When we worship sports celebrities as idols and gods, we can expect something or someone to bring our idols down. The fall of Tiger Woods comes to mind. The attack of Tonya Harding on Nancy Kerrigan made worldwide news. The Death Penalty for SMU football. Pete Rose betting on baseball. College athletes taking money from boosters. The New England Patriots have had two major scandals: Spygate where they were filming their opponents’ defensive signals, and the deflated football incident. Now their multiple rings are tarnished for all except the diehard Patriots fan.
In the Bible there are multiple stories of failures that impacted the nation of Israel. We find kings who did evil in the sight of the Lord. They could have been great, but their worship of idols and godless deeds are recorded for all human history. In the New Testament you have the accounts of Ananias and Sapphira who lied to the church. Demas forsook Paul “having loved this present world.” Diotrophes “loved the preeminence.”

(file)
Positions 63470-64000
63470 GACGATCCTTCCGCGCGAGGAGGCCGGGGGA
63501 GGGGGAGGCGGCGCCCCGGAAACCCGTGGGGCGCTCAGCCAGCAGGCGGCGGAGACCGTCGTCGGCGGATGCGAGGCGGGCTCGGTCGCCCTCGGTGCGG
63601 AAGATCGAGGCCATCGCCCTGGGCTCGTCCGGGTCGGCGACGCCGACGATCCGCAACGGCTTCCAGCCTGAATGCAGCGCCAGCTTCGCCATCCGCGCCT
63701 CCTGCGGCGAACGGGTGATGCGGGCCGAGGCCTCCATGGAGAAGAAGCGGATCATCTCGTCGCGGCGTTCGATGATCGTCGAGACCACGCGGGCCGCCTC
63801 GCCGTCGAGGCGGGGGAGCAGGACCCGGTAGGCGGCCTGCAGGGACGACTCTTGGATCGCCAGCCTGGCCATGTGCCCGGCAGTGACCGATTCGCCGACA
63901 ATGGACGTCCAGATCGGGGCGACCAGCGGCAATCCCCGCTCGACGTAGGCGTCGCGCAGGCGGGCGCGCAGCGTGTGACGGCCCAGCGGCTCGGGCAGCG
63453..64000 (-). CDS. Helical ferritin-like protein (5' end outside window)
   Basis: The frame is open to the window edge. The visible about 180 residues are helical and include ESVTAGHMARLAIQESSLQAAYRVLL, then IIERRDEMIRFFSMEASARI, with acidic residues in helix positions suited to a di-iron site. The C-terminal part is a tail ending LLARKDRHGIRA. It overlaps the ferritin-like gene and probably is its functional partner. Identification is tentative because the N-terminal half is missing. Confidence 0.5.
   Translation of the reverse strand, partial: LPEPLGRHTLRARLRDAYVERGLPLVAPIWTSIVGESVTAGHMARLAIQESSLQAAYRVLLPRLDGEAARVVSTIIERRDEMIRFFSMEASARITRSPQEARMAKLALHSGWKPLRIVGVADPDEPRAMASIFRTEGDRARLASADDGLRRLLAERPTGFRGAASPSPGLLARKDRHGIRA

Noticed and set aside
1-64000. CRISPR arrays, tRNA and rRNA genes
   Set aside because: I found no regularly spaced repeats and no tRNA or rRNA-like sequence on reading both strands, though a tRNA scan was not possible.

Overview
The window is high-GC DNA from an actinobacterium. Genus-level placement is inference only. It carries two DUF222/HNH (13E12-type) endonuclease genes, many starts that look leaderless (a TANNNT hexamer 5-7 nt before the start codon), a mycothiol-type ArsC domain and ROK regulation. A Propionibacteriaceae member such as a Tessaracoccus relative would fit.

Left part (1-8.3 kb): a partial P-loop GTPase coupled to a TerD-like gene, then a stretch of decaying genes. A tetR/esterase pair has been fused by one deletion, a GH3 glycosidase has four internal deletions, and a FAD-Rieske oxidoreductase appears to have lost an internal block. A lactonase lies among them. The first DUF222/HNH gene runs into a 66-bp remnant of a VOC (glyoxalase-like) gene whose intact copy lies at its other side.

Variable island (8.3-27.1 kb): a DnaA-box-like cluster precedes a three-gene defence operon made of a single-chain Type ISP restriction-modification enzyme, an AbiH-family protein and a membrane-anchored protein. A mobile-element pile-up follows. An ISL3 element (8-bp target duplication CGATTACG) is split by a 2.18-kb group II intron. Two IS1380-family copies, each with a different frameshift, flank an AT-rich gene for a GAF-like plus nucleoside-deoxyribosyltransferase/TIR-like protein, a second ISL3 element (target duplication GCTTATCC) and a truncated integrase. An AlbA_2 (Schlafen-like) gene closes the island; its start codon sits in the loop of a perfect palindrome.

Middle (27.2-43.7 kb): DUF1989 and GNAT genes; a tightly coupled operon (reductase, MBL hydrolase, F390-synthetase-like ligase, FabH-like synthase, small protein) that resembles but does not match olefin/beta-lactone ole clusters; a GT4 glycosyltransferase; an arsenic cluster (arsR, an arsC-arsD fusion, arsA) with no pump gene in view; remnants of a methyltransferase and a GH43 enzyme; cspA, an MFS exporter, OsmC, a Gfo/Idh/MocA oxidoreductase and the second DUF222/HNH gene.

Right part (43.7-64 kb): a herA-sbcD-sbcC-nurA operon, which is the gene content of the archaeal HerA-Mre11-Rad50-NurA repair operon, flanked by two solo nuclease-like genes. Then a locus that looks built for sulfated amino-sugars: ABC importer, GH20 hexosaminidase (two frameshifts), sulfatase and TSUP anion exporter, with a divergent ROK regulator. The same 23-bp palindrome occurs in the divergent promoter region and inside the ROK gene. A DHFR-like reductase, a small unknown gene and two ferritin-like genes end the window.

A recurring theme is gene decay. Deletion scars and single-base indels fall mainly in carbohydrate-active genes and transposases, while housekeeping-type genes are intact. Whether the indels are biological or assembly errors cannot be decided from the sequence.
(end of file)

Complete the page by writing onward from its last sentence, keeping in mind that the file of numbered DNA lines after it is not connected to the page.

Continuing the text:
Church history reveals corrupt popes and kings who used the church to their own advantage. Through the ages there have been heretics who watered down or even denied the truths of Scripture. They had a voice and used it for evil and destruction. Catholics and evangelicals have been rocked by sex scandals, abuse of children, predators in pulpits, and more.
Think of the scandals of reported in the media of Billy James Hargis, Marjoe Gortner, Jim and Tammy Faye Bakker, Jimmy Swaggart, Peter Popoff, Mike Warnke, Robert Tilton, Ted Haggard, the recent situation with Jerry Falwell, Jr., and others. All of these left us seeking to explain to others “that’s not Jesus.” Add to this the best-selling authors in recent years who have denied their faith or renounced in some form or another the Christian culture that made them famous.